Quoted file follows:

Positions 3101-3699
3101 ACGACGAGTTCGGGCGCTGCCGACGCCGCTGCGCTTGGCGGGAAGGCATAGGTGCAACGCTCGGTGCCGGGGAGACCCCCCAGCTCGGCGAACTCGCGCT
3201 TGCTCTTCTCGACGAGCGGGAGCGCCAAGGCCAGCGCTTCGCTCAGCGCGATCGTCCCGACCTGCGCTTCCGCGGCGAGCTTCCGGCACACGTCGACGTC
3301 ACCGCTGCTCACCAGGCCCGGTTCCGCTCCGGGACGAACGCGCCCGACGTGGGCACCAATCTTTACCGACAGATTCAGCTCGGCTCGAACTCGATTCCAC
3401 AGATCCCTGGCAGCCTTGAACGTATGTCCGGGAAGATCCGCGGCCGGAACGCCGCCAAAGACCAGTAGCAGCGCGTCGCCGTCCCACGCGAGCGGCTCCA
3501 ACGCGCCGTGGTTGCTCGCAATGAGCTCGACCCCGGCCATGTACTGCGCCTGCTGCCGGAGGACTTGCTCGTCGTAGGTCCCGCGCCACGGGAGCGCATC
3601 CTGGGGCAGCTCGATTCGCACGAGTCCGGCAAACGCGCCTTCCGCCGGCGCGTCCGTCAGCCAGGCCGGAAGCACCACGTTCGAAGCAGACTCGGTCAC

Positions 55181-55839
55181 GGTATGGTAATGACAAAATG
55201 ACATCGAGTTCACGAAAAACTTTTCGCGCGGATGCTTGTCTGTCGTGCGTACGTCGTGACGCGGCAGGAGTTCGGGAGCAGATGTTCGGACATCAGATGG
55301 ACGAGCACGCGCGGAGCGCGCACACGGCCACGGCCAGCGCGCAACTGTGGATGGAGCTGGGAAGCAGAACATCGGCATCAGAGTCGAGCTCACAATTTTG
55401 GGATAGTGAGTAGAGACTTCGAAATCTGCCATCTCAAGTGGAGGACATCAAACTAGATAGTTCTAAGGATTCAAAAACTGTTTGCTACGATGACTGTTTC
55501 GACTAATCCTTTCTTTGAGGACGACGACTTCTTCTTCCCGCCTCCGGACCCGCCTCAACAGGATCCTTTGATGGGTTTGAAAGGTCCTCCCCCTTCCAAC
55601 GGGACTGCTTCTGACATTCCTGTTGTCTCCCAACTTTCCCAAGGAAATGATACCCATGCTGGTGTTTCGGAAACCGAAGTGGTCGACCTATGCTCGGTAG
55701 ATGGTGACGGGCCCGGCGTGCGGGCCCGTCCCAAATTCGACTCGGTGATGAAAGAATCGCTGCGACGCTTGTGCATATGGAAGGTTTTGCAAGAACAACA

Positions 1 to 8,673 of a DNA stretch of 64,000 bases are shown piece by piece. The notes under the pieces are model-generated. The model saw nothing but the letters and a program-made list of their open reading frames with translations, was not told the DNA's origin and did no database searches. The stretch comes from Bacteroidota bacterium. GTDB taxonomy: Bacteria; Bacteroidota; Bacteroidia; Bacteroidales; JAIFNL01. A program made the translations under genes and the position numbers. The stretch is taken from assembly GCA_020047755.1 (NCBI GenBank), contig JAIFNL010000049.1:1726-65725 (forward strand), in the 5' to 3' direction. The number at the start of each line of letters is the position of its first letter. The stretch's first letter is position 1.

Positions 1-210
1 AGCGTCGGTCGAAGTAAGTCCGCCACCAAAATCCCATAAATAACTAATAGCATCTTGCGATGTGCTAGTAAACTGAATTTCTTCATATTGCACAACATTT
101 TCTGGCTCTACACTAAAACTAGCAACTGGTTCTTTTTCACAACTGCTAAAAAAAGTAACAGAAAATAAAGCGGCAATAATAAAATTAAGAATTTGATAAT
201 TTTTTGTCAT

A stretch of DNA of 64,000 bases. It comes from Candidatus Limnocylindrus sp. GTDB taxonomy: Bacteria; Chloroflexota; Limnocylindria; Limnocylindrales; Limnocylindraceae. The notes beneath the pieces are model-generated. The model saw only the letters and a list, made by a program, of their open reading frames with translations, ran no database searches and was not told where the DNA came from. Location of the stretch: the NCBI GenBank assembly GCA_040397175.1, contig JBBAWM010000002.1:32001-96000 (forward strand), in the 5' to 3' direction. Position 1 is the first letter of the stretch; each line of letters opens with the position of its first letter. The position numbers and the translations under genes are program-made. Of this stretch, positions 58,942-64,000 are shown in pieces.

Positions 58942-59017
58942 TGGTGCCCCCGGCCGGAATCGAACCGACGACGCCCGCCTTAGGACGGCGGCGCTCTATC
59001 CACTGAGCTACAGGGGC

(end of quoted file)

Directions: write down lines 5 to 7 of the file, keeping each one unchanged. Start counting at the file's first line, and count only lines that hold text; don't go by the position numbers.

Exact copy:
3401 AGATCCCTGGCAGCCTTGAACGTATGTCCGGGAAGATCCGCGGCCGGAACGCCGCCAAAGACCAGTAGCAGCGCGTCGCCGTCCCACGCGAGCGGCTCCA
3501 ACGCGCCGTGGTTGCTCGCAATGAGCTCGACCCCGGCCATGTACTGCGCCTGCTGCCGGAGGACTTGCTCGTCGTAGGTCCCGCGCCACGGGAGCGCATC
3601 CTGGGGCAGCTCGATTCGCACGAGTCCGGCAAACGCGCCTTCCGCCGGCGCGTCCGTCAGCCAGGCCGGAAGCACCACGTTCGAAGCAGACTCGGTCAC